West Virginia

State high court upholds trial court's closure of juvenile court proceedings

Secret Courts | Feature | August 9, 1999
Feature
August 9, 1999

WEST VIRGINIA--In mid-July, the state Supreme Court of Appeals in Charleston, the state's highest court, unanimously upheld a trial court's order closing a case concerning the suspension of a student by the school board and sealing juvenile education records because it found a compelling public policy of protecting the confidentiality of juvenile information in all court proceedings exists in the state.

Reporter's privilege upheld in murder trial

Reporter's Privilege | Feature | April 21, 1997
Feature
April 21, 1997

Reporter's privilege upheld in murder trial

04/21/97

WEST VIRGINIA--Affirming that a qualified reporter's privilege does exist in West Virginia, the state Supreme Court in mid-March overturned a Circuit Court judge's decision ordering two newspapers to turn over unpublished photographs to a defendant on trial for murder.

Private session with school administrators violated meetings law

Freedom of Information | Feature | June 17, 1996
Feature
June 17, 1996

Private session with school administrators violated meetings law

06/17/96

WEST VIRGINIA--The state Supreme Court of Appeals in mid-May affirmed 5-0 a circuit court decision holding that the Fayette County School Board violated the Open Governmental Proceedings Act when four of its five members met privately with school system administrators the day before voting on the closing and consolidation of three schools.

Judge quashes subpoenas issued by criminal defendant

Reporter's Privilege | Feature | May 16, 1995
Feature
May 16, 1995

Judge quashes subpoenas issued by criminal defendant

05/16/95

WEST VIRGINIA--In early May, a trial judge quashed subpoenas issued to two newspaper reporters by a criminal defendant who was attempting to force the judge to recuse himself from the case.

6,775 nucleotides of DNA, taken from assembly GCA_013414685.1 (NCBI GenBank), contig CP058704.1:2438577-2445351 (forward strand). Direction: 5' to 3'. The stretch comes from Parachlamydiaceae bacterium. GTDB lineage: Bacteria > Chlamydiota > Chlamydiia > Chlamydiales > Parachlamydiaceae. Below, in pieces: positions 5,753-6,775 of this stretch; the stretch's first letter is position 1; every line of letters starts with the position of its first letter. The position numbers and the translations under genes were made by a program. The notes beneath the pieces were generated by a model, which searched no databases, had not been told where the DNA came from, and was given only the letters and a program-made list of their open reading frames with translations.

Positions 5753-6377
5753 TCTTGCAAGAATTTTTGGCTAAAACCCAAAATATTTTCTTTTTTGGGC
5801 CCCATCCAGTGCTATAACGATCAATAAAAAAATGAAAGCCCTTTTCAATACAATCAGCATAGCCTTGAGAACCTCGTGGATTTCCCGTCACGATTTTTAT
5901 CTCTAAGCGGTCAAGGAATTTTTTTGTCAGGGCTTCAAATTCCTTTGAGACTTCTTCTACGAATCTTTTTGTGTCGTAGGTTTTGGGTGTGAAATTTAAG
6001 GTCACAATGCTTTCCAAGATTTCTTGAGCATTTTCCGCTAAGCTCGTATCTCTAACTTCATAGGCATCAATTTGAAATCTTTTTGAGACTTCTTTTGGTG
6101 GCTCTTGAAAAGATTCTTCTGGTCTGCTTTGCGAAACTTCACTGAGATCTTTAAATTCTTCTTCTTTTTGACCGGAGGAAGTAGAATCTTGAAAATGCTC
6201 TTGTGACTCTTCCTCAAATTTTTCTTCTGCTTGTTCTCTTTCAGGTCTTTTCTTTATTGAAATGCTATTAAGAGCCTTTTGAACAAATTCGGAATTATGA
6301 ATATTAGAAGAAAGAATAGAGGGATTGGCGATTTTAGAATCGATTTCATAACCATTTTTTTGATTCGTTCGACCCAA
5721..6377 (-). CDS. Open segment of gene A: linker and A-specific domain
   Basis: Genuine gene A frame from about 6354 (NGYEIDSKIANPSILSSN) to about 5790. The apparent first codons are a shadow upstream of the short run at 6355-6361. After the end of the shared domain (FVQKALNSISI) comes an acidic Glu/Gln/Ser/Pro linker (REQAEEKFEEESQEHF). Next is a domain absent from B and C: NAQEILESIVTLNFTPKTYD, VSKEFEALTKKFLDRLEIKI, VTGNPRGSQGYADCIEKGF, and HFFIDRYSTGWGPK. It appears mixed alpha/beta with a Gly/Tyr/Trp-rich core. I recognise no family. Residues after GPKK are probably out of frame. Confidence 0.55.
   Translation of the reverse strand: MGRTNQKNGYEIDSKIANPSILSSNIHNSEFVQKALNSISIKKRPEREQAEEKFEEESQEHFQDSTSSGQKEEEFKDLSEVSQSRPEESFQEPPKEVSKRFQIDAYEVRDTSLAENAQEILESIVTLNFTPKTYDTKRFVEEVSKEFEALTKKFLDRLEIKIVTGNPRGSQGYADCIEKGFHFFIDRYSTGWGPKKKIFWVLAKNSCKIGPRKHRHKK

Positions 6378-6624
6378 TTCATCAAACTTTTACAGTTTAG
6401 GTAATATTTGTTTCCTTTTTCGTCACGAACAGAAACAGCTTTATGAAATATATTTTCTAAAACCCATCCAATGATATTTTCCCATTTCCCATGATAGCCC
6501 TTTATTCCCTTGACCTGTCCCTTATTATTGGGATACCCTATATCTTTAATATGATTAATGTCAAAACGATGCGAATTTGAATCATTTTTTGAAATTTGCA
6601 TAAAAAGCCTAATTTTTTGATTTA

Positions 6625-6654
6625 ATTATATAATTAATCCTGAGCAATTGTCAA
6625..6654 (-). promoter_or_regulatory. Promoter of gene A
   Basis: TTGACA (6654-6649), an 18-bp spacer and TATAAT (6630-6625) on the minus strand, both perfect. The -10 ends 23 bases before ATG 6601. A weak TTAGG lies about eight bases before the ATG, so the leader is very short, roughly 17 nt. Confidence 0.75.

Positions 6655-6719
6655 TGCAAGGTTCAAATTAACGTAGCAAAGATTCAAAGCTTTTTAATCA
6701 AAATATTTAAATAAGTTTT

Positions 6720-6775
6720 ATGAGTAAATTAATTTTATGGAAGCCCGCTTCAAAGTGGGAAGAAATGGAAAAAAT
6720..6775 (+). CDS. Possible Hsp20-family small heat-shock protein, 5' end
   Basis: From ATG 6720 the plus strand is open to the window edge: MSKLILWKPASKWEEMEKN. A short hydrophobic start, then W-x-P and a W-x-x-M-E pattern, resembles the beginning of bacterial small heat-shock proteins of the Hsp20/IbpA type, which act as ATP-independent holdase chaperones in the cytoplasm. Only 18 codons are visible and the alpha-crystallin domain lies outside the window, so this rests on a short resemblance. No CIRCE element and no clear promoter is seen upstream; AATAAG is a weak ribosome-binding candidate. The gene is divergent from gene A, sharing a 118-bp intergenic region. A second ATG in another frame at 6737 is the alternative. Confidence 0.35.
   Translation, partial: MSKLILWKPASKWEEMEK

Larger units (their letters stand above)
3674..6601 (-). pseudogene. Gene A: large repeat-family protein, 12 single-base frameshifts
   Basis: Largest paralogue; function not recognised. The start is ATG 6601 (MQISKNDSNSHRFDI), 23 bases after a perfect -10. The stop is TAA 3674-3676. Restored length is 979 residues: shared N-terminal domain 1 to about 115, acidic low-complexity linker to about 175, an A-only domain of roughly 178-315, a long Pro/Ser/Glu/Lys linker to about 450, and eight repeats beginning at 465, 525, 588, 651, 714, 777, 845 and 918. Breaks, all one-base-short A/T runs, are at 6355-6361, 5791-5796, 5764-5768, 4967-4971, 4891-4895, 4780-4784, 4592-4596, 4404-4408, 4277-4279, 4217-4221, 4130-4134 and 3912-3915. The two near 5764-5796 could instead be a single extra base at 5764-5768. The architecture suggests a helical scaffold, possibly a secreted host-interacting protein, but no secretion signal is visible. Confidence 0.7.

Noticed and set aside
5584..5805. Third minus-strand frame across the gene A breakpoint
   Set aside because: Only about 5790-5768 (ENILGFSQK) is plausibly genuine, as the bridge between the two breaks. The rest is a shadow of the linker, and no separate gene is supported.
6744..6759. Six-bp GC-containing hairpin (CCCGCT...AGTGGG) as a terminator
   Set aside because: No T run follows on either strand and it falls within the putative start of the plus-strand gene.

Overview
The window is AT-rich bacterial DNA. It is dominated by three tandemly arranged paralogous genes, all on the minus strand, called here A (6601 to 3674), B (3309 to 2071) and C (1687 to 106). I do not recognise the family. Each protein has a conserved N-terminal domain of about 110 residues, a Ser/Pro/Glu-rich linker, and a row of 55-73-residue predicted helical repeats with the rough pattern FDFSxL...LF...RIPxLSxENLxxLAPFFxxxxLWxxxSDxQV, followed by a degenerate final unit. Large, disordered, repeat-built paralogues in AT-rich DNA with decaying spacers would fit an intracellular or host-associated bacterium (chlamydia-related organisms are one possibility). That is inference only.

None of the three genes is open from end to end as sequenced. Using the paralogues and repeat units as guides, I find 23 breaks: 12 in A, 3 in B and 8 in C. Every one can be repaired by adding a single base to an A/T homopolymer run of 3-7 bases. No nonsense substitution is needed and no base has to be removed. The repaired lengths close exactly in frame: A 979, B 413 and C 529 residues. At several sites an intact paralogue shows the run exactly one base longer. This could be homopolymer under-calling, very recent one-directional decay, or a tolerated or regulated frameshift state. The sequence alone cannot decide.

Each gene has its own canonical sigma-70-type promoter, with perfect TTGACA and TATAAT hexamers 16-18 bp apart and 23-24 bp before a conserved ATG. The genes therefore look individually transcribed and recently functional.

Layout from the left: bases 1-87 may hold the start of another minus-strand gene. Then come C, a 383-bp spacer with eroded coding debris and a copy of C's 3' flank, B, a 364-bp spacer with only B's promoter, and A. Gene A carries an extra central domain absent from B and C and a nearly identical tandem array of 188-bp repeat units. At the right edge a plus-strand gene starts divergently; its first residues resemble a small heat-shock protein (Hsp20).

Open Meetings

(This section is blank. See the subpoints below.)

b. State attorney general.

The Open Meetings Act does not provide for any appeal to the state Attorney General, and that office generally will issue a written opinion only upon the request of state department heads, prosecuting attorneys, or certain other public officials. In the case of an impending egregious violation of the Open Meetings Act, it might be possible to obtain an informal ruling from the Attorney General's office or from the public agency's other legal advisor, thereby averting such action.

The 1999 amendments added a new subsection 12 to W. Va. Code § 6-9A-4 that provides:

c. Minutes.

(This section is blank. See the subpoints below.)

3. Is delay recognized as a denial for appeal purposes?

The FOIA does not specify the consequences of a public body's failure to respond within the five-day limit. The courts routinely have treated such lack of response, for appeal purposes, as a denial of the request.

A. Burden, standard of proof

In civil and administrative proceedings, a subpoenaing party may overcome the qualified reporter's privilege only if it can make "a clear and specific showing that the information is highly material and relevant, necessary or critical to the maintenance of the claim, and not obtainable from other available sources." State ex rel. Hudok v. Henry, supra. In criminal proceedings, a criminal defendant must make a similar showing, "with particularity," as it relates to his theory or theories of defense, meaning, he must explain "what information he/she expects the media material to contain.